GOP hopeful blames defeat on gun fliers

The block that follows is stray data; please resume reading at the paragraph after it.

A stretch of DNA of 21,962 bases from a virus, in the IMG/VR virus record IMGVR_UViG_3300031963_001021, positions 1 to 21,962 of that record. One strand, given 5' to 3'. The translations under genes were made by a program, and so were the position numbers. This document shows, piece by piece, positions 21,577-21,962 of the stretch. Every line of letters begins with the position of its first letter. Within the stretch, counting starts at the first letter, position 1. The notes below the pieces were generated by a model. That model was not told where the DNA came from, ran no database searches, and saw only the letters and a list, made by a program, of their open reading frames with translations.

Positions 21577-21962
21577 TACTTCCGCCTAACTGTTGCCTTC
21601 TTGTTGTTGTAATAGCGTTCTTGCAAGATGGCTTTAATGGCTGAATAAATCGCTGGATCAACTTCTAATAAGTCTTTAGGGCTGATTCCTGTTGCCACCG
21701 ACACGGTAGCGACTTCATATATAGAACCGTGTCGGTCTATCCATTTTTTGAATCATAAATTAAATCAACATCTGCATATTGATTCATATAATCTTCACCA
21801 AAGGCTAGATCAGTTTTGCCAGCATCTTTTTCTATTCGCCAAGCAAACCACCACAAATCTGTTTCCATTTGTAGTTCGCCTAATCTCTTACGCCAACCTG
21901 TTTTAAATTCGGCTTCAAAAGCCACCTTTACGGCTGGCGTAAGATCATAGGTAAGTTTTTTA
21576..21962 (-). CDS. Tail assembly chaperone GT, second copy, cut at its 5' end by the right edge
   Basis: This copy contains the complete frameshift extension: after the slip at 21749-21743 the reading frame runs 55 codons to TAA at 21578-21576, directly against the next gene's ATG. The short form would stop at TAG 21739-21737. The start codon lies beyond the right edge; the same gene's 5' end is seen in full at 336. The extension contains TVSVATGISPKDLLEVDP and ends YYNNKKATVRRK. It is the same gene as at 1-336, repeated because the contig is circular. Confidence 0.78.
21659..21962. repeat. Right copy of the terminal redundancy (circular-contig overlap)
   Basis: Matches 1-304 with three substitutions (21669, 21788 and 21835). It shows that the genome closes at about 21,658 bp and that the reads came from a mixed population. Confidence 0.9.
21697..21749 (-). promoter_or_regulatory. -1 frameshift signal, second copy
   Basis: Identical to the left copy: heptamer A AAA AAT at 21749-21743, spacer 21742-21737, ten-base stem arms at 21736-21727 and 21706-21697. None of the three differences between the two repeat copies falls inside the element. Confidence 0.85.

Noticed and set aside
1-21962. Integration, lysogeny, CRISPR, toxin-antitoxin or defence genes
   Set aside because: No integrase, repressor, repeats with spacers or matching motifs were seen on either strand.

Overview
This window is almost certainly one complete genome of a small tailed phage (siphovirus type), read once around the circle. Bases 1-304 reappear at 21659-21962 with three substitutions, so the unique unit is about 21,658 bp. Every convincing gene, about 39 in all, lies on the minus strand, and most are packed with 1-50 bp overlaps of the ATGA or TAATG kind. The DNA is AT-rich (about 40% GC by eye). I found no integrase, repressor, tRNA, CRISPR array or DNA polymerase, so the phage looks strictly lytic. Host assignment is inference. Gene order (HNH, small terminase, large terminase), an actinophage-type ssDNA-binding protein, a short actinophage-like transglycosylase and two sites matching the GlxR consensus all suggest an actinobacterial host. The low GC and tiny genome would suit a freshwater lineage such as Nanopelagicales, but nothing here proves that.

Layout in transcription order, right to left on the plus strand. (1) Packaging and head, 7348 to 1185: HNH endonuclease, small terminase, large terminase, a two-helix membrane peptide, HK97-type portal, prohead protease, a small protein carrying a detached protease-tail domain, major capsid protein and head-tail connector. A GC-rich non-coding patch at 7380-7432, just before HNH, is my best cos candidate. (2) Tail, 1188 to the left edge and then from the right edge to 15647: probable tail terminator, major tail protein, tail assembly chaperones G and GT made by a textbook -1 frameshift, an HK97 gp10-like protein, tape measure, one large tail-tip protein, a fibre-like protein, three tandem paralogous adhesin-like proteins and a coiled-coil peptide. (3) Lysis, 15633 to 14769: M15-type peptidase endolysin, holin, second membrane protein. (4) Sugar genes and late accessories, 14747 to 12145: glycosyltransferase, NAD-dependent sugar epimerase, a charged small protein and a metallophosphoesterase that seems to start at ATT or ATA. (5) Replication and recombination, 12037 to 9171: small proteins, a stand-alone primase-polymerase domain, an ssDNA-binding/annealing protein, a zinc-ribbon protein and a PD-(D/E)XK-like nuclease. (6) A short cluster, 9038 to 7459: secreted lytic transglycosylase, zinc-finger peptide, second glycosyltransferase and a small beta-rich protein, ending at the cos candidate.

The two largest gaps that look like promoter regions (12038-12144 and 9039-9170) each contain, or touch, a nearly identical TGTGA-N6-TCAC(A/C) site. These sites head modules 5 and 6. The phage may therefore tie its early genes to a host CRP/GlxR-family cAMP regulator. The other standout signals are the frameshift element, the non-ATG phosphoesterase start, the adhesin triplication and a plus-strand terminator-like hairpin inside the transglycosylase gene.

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An Amherst Republican says fliers put out by fellow Republicans in Milford might have cost him a spot on the November ballot. Brad Galinson said a mailer implying that only the Republicans from Milford would protect gun rights hurt his campaign. "I'm not happy about it," Brad Galinson said Tuesday. "I'm the one who suffered." Galinson, an Amherst selectman, was one of 11 Republicans on Tuesday's primary ballot who are seeking eight seats this November. He finished 43 votes behind Milford's Michael Sroka, who took the eighth and final slot on the ballot. Galinson said his impression is that Milford voters seemed to stick with their local candidates while Amherst voters looked at the ticket as a whole. The two towns had separate state representative districts until 2002. Galinson said the mailer was sent out by state Rep. Gary Daniels, a Milford Republican, but Daniels denied it. Daniels said one mailer he sent was a profile on his positions and the other was about how a gun rights group gave the four Milford candidates an A rating. The flier was put out by the four Milford candidates - Daniels, Stephen Palmer, Sroka and Bob Willette - but Galinson said Daniels organized it. The mailing said that the Milford candidates would protect firearm rights. On Tuesday, Galinson finished sixth in Amherst but was 10th in Milford out of 11 GOP candidates. When the totals from the two towns were added together, he came up short. But Galinson said there were other factors in Milford, including a lack of name recognition. Still, he said he would support any Republican who won election. N.H. Campaigns 2008 - Voter's Guide Galinson was on the November ballot two years ago and lost to Democrat Peter Leishman. Galinson wasn't the only Amherst Republican irked by last-minute mailers. Rep. Peter Bergin said he and fellow Amherst incumbent Cynthia Dokmo clinched a seat on the ticket despite the mailers. "I've always subscribed to the big tent, and when this happens it's not healthy for the Republican Party," said Bergin. "I'm glad I survived. Fortunately with the Internet and e-mails, we were able to react." A flier from the Reagan Republican Victory Fund stated that Dokmo and Bergin don't vote according to Republican values and the New Hampshire Constitution, but that Daniels and Amherst Rep. Robert Rowe vote in accordance nearly all of the time. Self-described "conservative political activist" Sam Pimm, of Concord, authored the letter citing Dokmo's and Bergin's records. He confirmed that he is not part of the Daniels campaign. "Some people look at the stuff I'm doing as divisive, but I don't look at it that way," said Pimm. "I'm informing the voters." Milford Republican Committee Chairman Stephen Borostyan said fliers like the one from Pimm did not come from the committee, which will only endorse candidates after the primary. He said he didn't think attack mailers came from Milford candidates, either. And Daniels said Pimm was not a part of his campaign. The Republicans hold seven of the eight Milford-Amherst seats. They will field a slate of Robert Rowe, Cynthia Dokmo, Peter Bergin and Bill Belvin from Amherst, plus Daniels, Palmer, Sroka and Willette from Milford. Democrats on the ballot are Shannon Chandley, Len Gerzon, John Meodolusky, David Micciche, Nan Stearns and Peter Stearns from Amherst, and Milli Knudsen and Roger Tilton from Milford. Nine Democrats had sought the eight spots on the ballot - Merv Newton of Milford, a surprise addition to the Democratic field because he has long been associated with conservative political causes, came in last and will not be on the ballot.

 

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